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Steve Thomson
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Victorian Tiled Vestibule Rebuilt and Restored in Glasgow West End

Vestibules (aka entranceways) are not that commonly found in new build houses, but they certainly were a popular architectural feature back in the Victorian period. Many of the Victorian properties which are still in use today still contain their original geometric patterned encaustic cement tiles. These tiles can be very beautiful and colourful – that is if they’re kept looking that way with routine cleaning and maintenance.

I recently visited a Victorian property in Glasgow’s West End to carry out the restoration of one of these tiled floor vestibules. This Victorian tiled vestibule was in truly awful condition. Not only were the tiles caked in years’ worth of muck and paint stains – some of the tiles were completely missing or, at the very least, loose and damaged.

I could see that restoring these tiles back to their peak condition would require several days of work however the owner has keen to get the work done so we set a date for my return to complete the work.

Cleaning and Rebuilding Damaged Victorian Entranceway Tiles
On the first day of work, our priority was to undertake a much needed deep clean of the tiles. This was done using Tile Doctor Pro Clean combined with Tile Doctor Remove and Go. Pro Clean is an alkaline-based cleaner specialised for heavy soil removal, while Remove and Go is formulated to strip away any old sealers, as well as the paint splashes that were very prominent on these tiles.

Th combined cleaning solution was left to dwell for a short period of time on the surface of the floor before being scrubbed into the tiles to cut through the thick muck. A steaming machine was used to ensure the products penetrated deep into the pores of the stone to extract ingrained dirt.

During the cleaning process, we could identify which tiles were loose, damaged and missing. These tiles were carefully removed and put to one side. Once the clean was completed the tiles were left to dry off overnight.

The next the floor had dried, and we started to rebuild the floor. This involved installing and grouting new tiles that we had previously sourced for the job to match as closely possible with the original pattern of the floor.

Next, the newly installed tiles were left to set, before we gave the floor an acid rinse using Tile Doctor Grout Clean-Up. This product removed any grout haze from the tiles and will neutralise any efflorescence salts that may rise up through the tiles as they dry. This issue can be quite a problem with older properties which don’t have a damp proof course installed.

Sealing a Victorian Tiled Vestibule
Once again, we left the floor to dry out completely overnight, this is especially important when applying a sealer to a tile as sealing damp tiles will lead to issues. We recommend the use of a damp meter at this point to ensure the tiles are indeed dry before sealing.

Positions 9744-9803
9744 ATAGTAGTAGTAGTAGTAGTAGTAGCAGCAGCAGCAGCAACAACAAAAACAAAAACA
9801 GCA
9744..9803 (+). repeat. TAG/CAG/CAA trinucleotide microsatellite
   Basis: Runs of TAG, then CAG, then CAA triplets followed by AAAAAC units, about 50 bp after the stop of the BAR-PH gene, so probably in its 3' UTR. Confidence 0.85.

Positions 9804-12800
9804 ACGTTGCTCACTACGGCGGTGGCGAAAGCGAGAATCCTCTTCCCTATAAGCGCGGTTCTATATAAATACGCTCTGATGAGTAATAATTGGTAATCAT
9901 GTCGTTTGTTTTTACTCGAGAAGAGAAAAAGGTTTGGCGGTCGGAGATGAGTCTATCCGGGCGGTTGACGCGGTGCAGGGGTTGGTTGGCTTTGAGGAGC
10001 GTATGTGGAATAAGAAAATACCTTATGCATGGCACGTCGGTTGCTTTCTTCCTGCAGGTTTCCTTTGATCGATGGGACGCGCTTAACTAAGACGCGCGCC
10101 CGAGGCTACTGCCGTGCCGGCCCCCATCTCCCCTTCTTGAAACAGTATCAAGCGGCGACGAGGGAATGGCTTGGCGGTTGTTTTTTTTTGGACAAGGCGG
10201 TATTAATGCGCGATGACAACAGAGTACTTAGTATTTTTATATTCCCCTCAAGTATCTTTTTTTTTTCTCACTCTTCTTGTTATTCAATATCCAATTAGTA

To seal the floor, we used three coats of Tile Doctor Colour Grow, which is ideal for these uniquely patterned Victorian tiles as it intensifies the different colours in the stone, while also offering a natural-look matte finish. Of course, the sealer will also provide the tiles with lasting protection again dirt and muck and is also breathable so any damp rising up through from the sub floor will be able to evaporate.

Photos really do speak louder than words in this case, as the restoration achieve some fantastic results. Take a look at the photo below – I’m sure you’ll agree the difference is incredible. Certainly, our very happy customer seemed to think so!
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Smoke Damaged Shower Cubicle Renovation in Ayr

Below are a few photos of a smoke damaged shower cubicle where we were asked by an insurance company to restore the tiles following a house fire in the town of Ayr. Just south of Prestwick airport on the South West Coast of Scotland, Ayr is built along the river of the same name and dates all the way back to 1205.

You can see from the photograph below that the tiles how bad that smoke damage was. When we arrived work had already started to strip out the electric shower and screen removing a strip of tiles in the process. It was also clear that someone had also attempted to clean the ceramic tile and grout but had given up after realising how much work was needed.

Cleaning Smoke Damaged Tile and Grout
We had to give the tile and grout several deep cleans using a strong dilution of Tile Doctor Pro-Clean which was sprayed on, left to dwell for a while and then scrubbed in by hand. On reflection Oxy-Gel might have been a better product for the job as it has the same active ingredients but comes in a gel form which allows it to stick to vertical surfaces resulting in longer dwell times.

We managed to successfully remove all the smoke and soot from the surface of the tile and grout with this process. However although the grout was now clean I could see it was going to need more work if it was going to pass muster.

Grout Colouring
To overcome the grout issue I decided to colour it with a White grout colourant; this was a perfect time to apply the colourant as the Pro-Clean had prepared the grout joints and would make a good bond with the colourant. I used three coats of white grout colourant in the end, each one applied by hand with a small brush. The colourant is basically painted on top of the existing grout and any excess wiped off the adjacent tile before it dries. It’s an epoxy based formula that becomes a long-lasting barrier protecting the grout and making it much easier to clean.

Following this I cleaned the tiles down again, this time with Neutral Tile Cleaner and then turned my attention to the stained silicone sealant around the base of the shower tray which was cut out and replaced with fresh new white silicone.

I gave the shower tray a clean as well and the final result was a very fresh looking shower cubicle which will soon back in action once the other trades finish their installations.